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Whistling-in-the-dark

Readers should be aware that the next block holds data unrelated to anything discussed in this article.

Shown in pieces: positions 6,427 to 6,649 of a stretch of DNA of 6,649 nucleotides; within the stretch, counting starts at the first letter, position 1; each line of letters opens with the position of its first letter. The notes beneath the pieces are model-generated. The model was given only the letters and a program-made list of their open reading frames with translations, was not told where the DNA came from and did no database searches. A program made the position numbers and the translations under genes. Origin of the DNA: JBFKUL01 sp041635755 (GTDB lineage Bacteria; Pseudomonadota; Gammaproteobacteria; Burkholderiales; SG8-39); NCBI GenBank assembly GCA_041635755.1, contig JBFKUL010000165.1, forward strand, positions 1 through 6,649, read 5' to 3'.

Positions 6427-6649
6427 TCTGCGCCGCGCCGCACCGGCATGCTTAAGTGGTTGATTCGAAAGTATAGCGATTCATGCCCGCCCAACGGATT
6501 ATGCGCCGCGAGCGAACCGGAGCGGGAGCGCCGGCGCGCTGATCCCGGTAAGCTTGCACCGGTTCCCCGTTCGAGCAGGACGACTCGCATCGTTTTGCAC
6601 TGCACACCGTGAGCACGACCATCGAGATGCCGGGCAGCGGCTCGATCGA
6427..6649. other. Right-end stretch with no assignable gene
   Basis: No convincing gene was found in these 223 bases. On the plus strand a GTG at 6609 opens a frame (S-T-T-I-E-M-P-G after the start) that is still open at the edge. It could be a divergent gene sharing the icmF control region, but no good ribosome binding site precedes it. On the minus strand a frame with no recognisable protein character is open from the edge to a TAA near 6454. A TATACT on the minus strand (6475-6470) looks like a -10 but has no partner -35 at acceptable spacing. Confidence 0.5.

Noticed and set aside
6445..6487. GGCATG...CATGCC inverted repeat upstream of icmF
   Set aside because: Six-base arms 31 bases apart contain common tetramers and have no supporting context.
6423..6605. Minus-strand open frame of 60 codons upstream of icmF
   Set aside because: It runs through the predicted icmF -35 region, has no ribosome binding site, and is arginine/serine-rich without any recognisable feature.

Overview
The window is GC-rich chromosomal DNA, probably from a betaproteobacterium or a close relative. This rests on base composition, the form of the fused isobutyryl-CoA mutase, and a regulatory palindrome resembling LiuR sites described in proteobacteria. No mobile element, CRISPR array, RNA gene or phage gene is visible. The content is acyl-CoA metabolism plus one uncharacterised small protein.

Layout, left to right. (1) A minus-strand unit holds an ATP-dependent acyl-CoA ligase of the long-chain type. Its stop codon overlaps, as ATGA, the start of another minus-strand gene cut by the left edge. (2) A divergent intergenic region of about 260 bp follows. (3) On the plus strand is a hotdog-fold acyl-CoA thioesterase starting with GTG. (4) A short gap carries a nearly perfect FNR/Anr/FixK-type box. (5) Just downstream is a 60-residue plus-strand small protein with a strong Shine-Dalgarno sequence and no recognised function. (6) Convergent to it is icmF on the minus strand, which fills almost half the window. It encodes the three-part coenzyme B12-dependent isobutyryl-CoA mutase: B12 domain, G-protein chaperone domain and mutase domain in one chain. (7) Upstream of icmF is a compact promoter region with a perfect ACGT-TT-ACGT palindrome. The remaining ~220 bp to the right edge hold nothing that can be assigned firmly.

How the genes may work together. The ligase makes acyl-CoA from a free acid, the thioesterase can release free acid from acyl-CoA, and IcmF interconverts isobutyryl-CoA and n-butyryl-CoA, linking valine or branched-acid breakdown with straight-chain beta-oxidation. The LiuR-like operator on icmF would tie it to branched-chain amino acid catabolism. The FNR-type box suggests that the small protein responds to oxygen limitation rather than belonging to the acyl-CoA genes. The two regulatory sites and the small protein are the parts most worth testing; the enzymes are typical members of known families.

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					Whistling in the dark Woodland at night can be scary, mysterious, other-worldly − a place where the wild things are Wolves Wood, an RSPB reserve near Hadleigh in Suffolk, is an ancient place. It takes its name from the Wolf family who lived nearby in around 1500, but under a veiled moon on a still May evening it is easy to imagine wolves howling in the distance – even though wolves have been extinct in England for 500 years. The heart-breaking peeoo peeoo of the nightingale carries through the night air, while above the trees there is a high-pitched whistling sound as a woodcock performs its roding ceremony. To most human beings, a wood at night is other-worldly, full of mysterious sounds. The weird rasping cough of a buck roe deer and the piercing rhythmical cry of the doe can be truly alarming if they are not recognised for what they are. Pale moonlight casts deep shadows, distorting familiar shapes to threatening ones. The air smells different; the ground is treacherous underfoot; we grope and stumble our way forward; we have none of our daytime assurance. But many woodland animals come out at night precisely to take advantage of the cool, moist air and to avoid predators – although some predators hunt only at night and are specially adapted to do so. Bats find their way around in the dark by bouncing sound off nearby objects, badgers have a special layer at the back of the eye to reflect as much light in as possible, while tawny owls’ hearing is finely tuned to pick up the rapid bustling movements of shrews or mice looking for nuts and berries on the woodland floor. ‘Woods are scary places: we are taught this at our mothers’ knees,’ says Chris Salisbury, an environmental educator and storyteller who has spent 15x years taking people of all ages into woods at night. ‘Go into a forest and you quickly become lost. There are no landmarks, no normal frames of reference. In stories the world over, the protagonists become vulnerable to strange forces at work in woods: think of Hansel and Gretel and the wicked witch who lived in the middle of the forest, or Little Red Riding Hood and the wolf who threatened to gobble her up.’ Added to which, at night our senses are heightened; everything is that much more intense. ‘Very often in woods you can’t even see the stars,’ says Chris Salisbury. ‘We know that things come out at night, but we can’t see those things; and what is unseen is frightening to us. We are such a visual species. By day our sensory experience is dominated by sight, whereas at night we need to rely on all our senses, like the animals do. In cultures all over the world, the owl is seen as wise. That’s because of